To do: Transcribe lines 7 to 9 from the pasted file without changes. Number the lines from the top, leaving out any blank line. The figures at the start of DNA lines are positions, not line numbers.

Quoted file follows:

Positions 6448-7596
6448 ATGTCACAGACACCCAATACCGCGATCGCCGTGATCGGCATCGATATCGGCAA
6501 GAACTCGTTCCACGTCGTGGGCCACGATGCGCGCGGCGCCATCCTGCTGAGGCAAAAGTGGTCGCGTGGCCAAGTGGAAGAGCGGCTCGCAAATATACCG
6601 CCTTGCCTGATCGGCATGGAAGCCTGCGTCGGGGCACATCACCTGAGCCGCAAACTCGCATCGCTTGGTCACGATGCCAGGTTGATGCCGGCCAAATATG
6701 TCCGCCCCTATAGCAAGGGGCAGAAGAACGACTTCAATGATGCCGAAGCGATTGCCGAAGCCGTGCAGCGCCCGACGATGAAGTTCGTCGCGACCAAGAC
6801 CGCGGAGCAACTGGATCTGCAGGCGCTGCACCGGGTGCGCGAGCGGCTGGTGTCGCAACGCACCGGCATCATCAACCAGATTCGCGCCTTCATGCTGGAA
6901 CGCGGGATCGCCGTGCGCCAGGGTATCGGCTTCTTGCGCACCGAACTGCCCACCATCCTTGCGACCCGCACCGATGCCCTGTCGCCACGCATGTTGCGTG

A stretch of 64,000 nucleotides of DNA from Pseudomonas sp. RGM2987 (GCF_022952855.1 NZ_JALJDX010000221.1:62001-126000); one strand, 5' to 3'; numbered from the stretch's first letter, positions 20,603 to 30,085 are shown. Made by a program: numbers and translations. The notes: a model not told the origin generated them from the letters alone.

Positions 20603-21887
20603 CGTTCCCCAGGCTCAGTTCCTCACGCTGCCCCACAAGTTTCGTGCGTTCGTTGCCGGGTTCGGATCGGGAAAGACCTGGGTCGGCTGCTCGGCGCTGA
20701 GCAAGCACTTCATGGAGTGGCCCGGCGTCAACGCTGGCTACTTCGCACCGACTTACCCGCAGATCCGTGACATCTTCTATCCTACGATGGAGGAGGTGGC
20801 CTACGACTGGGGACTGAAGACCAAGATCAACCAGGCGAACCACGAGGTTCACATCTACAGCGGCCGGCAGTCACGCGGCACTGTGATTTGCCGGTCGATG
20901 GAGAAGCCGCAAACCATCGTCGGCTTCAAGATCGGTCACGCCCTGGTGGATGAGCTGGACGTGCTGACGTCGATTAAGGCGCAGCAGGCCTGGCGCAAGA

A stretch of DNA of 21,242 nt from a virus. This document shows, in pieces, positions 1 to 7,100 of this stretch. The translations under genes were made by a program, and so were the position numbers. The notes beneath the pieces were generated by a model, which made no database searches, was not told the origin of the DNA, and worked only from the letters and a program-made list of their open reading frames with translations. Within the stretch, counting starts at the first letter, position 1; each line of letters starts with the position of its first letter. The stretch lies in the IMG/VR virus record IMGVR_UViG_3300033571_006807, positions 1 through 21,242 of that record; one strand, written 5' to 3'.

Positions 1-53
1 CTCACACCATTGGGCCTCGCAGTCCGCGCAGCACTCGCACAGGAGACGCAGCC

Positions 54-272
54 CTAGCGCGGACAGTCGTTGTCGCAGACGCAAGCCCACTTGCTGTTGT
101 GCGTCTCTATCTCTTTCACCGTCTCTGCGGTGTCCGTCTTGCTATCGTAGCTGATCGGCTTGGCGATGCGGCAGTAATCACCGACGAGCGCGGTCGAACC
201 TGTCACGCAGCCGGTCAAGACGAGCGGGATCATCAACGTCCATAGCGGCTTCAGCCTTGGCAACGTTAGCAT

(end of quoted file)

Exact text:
6901 CGCGGGATCGCCGTGCGCCAGGGTATCGGCTTCTTGCGCACCGAACTGCCCACCATCCTTGCGACCCGCACCGATGCCCTGTCGCCACGCATGTTGCGTG

A stretch of 64,000 nucleotides of DNA from Pseudomonas sp. RGM2987 (GCF_022952855.1 NZ_JALJDX010000221.1:62001-126000); one strand, 5' to 3'; numbered from the stretch's first letter, positions 20,603 to 30,085 are shown. Made by a program: numbers and translations. The notes: a model not told the origin generated them from the letters alone.

Positions 20603-21887